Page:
Sunday, May 26, 2013

More on "Failure to Plan is To Plan for Failure" (2)

Today is the 26th of May.  Do you have a plan for your current venture?  ...  Are you going to wing it?  ... Or are you the man (or woman) with the plan?

Have you assessed your strategic situation?  If so, I presumed that you are one of those rare few who does the following:
  • connect the dots between the matrix of connectivity, the seasonal cycle and the grand setting
  • connect the dots between the logistics, the leadership and the grand setting.
  • identifying the competitive disposition within the configuration of your setting;
  • pinpointing the opportunity and the timing point of your setting;  and 
  • conclude the reality within the possible adjustment.
  • Brew a cup of tea or java.
  • Script out the various tasks/objectives.
  • Delineate the list of objectives in terms of the following specifics: the targeted date; the metrics; the benefits; the risk consequences; the connections; the time that it takes to complete that  task-objective; and the budget that it takes to complete that objective.
  • Prioritize your list of objectives by using the 90/10 rule.   Another words, focus 90% of your effort on the top 10% of your objective .  Some people preferred the 80/20 rule or the 70-20-10 rule to be their guide.
  • Delineate the approach and the means
  • Review by connecting the dots between the objectives, the operational plans, the competition and the trends.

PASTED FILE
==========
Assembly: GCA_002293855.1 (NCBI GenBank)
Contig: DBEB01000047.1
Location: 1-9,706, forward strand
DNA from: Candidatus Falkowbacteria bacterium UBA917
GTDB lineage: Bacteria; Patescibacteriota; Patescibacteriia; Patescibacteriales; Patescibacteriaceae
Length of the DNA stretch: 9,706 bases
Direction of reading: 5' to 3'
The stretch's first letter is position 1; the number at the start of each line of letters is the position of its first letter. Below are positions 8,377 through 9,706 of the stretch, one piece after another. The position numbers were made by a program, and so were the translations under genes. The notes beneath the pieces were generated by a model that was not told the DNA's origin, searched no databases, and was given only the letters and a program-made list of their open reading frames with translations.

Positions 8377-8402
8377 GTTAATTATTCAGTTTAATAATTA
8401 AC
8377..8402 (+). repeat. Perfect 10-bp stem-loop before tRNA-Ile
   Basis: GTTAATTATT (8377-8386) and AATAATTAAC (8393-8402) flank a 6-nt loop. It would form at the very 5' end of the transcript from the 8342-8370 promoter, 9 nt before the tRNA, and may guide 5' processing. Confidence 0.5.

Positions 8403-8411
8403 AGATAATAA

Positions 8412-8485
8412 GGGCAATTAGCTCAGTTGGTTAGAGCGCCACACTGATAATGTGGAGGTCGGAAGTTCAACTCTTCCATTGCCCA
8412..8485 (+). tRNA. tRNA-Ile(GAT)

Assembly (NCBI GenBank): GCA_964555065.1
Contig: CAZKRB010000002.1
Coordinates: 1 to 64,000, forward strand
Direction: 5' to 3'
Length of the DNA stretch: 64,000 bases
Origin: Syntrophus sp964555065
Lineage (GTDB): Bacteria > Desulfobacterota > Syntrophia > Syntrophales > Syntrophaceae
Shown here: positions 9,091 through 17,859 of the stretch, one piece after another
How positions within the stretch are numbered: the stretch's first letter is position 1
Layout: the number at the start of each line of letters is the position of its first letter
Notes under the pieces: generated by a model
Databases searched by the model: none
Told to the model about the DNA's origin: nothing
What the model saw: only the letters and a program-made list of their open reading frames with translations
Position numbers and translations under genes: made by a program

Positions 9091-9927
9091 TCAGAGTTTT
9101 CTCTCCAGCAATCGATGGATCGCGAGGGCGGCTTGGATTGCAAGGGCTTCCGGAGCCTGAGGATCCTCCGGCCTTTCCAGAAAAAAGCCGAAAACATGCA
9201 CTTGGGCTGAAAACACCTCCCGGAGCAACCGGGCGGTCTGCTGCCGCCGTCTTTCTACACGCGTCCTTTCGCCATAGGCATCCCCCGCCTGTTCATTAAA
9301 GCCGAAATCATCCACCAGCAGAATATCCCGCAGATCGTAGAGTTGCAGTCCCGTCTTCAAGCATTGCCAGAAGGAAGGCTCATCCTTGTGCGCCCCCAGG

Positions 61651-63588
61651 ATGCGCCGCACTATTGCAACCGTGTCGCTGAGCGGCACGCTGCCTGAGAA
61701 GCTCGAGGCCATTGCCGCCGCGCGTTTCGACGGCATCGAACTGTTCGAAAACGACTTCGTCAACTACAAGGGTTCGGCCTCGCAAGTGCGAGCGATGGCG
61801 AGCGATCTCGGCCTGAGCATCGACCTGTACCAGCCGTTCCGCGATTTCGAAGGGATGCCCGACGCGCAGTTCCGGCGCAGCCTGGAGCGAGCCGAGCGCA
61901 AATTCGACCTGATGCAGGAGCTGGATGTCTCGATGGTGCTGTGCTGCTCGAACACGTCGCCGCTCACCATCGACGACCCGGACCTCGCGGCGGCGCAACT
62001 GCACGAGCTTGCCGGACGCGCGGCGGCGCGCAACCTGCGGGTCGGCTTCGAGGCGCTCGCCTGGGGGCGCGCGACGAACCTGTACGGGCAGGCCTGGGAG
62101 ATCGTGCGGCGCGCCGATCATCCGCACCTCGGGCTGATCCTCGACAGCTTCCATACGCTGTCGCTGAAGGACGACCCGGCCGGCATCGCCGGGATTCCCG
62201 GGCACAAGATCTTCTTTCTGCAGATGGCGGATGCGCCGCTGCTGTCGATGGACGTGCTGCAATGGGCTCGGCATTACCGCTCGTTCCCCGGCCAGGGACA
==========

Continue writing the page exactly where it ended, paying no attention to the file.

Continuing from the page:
• Script out the tactical steps for those top 10% objectives.
  • Outline the specifics of the details.
  • Implement the script.
While mapping out the plan, focus on the task of the moment ...  Go ahead and do it.  The process of building the plan is not that hard.  ... It starts with your effect. ...  The answer is not in your copy of the Art of War or the Dao De Jing or the Bible.  No one is going to be your cheerleader.  ...  Look at the mirror.

Remember, heaven helps those who help themselves.  

  • If you have done it, assess whether your plan would enable you to be one step ahead of the situation or one step behind?
  • Do you have the patience and the control to assess the operability of your plan?
  • If not, do you have an outside adviser who will assess the tangibility of your plan?
Now that you have a master plan, what is the possibility that you will complete it on one smooth move?   

What makes you think that your plan is built for adjusted situations?

There are people who believed in that concept that a bad plan is better than having no plan.   If that is true, how do you know if or when your plan is inoperable?

In summary, there is more to planning than the building of a plan.

In a future post, we will explain why you need to assess your situation before you plan, prepare and implement. 

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